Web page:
If Cut, Fiscal Deal Will Pale Against Expectations
WASHINGTON -- Whether negotiated in a rush before the new year or left for early January, the fiscal deal President Barack Obama and Congress cobble together will be far smaller than what they initially envisioned as an alternative to purposefully distasteful tax increases and spending cuts.
Instead, their deal, if a deal they indeed cut, will put off some big decisions about tax and entitlement changes and leave other deadlines in place that will likely lead to similar moments of brinkmanship, some in just a matter of weeks.
Republican and Democratic negotiators in the Senate were hoping for a deal as early as Sunday on what threshold to set for increased tax rates, whether to keep current inheritance tax rates and exemptions and how to pay for jobless benefits and avoid cuts in Medicare payments to doctors.
An agreement would halt automatic across-the-board tax increases for virtually every American and perhaps temporarily put off some steep spending cuts in defense and domestic programs.
Gone, however, is the talk of a grand deal that would tackle broad spending and revenue demands and set the nation on a course to lower deficits. Obama and Republican House Speaker John Boehner were once a couple hundred billion dollars apart of a deal that would have reduced the deficit by more than $2 trillion over 10 years.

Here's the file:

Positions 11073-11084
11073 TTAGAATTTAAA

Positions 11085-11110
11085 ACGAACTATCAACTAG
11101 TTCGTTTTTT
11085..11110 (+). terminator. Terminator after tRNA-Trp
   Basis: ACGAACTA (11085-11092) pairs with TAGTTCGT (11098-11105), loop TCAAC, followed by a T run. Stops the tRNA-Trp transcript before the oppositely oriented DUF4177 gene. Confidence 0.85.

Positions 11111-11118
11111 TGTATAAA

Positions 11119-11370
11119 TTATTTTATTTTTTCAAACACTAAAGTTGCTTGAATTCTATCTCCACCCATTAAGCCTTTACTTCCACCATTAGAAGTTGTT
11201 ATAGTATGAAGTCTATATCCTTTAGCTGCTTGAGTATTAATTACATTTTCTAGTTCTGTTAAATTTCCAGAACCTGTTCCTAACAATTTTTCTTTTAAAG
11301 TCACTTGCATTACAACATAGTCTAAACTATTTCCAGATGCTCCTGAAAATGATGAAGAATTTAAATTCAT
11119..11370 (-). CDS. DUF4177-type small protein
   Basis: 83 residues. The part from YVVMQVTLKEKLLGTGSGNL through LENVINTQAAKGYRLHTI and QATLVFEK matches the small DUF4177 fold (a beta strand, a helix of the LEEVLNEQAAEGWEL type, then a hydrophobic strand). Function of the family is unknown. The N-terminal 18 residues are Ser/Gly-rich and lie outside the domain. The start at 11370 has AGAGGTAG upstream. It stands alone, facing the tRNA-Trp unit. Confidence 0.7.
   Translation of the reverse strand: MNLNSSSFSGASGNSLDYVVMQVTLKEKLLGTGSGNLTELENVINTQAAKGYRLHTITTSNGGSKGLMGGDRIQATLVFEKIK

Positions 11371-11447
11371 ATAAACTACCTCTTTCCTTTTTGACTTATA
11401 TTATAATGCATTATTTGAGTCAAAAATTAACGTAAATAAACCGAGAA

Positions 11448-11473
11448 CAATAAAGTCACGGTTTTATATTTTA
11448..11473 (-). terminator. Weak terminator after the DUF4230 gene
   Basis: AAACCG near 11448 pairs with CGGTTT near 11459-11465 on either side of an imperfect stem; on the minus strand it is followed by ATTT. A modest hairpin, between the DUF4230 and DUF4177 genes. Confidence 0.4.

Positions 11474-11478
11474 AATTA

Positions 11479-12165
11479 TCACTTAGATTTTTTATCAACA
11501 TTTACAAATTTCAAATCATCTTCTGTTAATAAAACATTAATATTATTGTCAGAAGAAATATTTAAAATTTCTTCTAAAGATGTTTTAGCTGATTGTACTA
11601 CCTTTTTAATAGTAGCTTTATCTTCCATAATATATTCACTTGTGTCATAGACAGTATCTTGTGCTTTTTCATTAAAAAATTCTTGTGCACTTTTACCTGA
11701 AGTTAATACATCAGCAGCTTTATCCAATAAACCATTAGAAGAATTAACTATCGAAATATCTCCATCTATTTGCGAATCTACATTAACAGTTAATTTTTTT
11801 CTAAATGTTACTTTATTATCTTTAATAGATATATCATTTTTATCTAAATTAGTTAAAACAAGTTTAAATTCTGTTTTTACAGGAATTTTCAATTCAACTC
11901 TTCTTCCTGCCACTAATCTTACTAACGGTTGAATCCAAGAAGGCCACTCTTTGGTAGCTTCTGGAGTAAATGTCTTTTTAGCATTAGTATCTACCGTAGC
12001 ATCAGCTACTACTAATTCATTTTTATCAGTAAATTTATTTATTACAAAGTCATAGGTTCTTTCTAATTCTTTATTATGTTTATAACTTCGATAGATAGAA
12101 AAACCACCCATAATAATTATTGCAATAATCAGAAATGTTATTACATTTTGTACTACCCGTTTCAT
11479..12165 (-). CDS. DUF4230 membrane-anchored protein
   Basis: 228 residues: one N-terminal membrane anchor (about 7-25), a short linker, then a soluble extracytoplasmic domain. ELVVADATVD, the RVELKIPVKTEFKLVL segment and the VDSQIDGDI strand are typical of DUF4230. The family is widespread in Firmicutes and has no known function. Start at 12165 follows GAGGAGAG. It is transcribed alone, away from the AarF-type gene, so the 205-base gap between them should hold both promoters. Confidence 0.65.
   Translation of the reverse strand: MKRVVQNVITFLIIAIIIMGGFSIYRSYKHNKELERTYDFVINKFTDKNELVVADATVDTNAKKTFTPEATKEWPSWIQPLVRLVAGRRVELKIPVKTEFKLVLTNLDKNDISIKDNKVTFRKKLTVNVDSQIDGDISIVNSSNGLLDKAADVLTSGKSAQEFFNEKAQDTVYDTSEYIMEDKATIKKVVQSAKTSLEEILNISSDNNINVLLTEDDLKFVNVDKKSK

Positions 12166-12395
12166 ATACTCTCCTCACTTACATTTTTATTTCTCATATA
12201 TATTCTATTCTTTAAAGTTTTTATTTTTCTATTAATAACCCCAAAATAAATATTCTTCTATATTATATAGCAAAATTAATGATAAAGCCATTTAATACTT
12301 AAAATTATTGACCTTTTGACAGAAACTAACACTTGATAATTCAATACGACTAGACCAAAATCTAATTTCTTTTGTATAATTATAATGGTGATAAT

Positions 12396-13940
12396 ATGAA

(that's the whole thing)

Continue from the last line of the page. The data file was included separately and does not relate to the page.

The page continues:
Republicans have complained that Obama has demanded too much in tax revenue and hasn't proposed sufficient cuts or savings in the nation's massive health care programs.
In an interview on NBC's "Meet the Press" that aired Sunday, Obama upped the pressure on Republicans to negotiate a fiscal deal, arguing that GOP leaders have rejected his past attempts to strike a bigger and more comprehensive bargain.
"The offers that I've made to them have been so fair that a lot of Democrats get mad at me," Obama said. The interview was taped Saturday while aides to the Senate Republican leader, Mitch McConnell of Kentucky, and to Senate Majority Leader Harry Reid (D., Nev.) were engaged in negotiations in the Capitol in hopes of having something to present senators as early as Sunday.
"I was modestly optimistic yesterday, but we don't yet see an agreement," Obama said, referring to his mood Friday. "And now the pressure's on Congress to produce."
The trimmed ambitions of today are a far cry from the upbeat bipartisan rhetoric of just six weeks ago, when the leadership of Congress went to the White House to set the stage for negotiations to come.
"I outlined a framework that deals with reforming our tax code and reforming our spending," Boehner said as the leaders gathered on the White House driveway on Nov. 16.
"We understand that it has to be about cuts, it has to be about revenue, it has to be about growth, it has to be about the future," House Democratic leader Nancy Pelosi said at the time. "I feel confident that a solution may be in sight."